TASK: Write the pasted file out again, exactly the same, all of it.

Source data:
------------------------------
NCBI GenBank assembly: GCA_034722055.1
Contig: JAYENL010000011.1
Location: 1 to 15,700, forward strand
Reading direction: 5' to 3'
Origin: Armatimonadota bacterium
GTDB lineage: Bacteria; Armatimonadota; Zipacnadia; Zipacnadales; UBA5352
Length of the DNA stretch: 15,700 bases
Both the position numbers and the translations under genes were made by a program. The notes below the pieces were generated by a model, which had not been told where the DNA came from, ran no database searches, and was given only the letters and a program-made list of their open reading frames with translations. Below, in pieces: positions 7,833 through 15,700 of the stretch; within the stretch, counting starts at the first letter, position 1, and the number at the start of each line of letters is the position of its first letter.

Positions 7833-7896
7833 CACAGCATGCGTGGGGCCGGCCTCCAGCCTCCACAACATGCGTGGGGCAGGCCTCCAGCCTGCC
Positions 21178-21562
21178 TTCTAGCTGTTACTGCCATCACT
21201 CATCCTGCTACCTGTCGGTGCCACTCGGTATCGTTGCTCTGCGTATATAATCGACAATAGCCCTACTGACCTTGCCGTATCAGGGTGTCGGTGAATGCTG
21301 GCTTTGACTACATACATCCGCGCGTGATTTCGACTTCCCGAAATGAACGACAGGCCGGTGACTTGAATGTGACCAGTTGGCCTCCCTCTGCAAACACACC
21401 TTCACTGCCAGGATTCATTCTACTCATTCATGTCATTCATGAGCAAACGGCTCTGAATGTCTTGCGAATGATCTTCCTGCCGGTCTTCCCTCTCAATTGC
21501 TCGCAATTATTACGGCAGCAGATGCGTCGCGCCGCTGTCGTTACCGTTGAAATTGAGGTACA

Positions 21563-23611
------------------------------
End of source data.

NCBI GenBank assembly: GCA_034722055.1
Contig: JAYENL010000011.1
Location: 1 to 15,700, forward strand
Reading direction: 5' to 3'
Origin: Armatimonadota bacterium
GTDB lineage: Bacteria; Armatimonadota; Zipacnadia; Zipacnadales; UBA5352
Length of the DNA stretch: 15,700 bases
Both the position numbers and the translations under genes were made by a program. The notes below the pieces were generated by a model, which had not been told where the DNA came from, ran no database searches, and was given only the letters and a program-made list of their open reading frames with translations. Below, in pieces: positions 7,833 through 15,700 of the stretch; within the stretch, counting starts at the first letter, position 1, and the number at the start of each line of letters is the position of its first letter.

Positions 7833-7896
7833 CACAGCATGCGTGGGGCCGGCCTCCAGCCTCCACAACATGCGTGGGGCAGGCCTCCAGCCTGCC
Positions 21178-21562
21178 TTCTAGCTGTTACTGCCATCACT
21201 CATCCTGCTACCTGTCGGTGCCACTCGGTATCGTTGCTCTGCGTATATAATCGACAATAGCCCTACTGACCTTGCCGTATCAGGGTGTCGGTGAATGCTG
21301 GCTTTGACTACATACATCCGCGCGTGATTTCGACTTCCCGAAATGAACGACAGGCCGGTGACTTGAATGTGACCAGTTGGCCTCCCTCTGCAAACACACC
21401 TTCACTGCCAGGATTCATTCTACTCATTCATGTCATTCATGAGCAAACGGCTCTGAATGTCTTGCGAATGATCTTCCTGCCGGTCTTCCCTCTCAATTGC
21501 TCGCAATTATTACGGCAGCAGATGCGTCGCGCCGCTGTCGTTACCGTTGAAATTGAGGTACA

Positions 21563-23611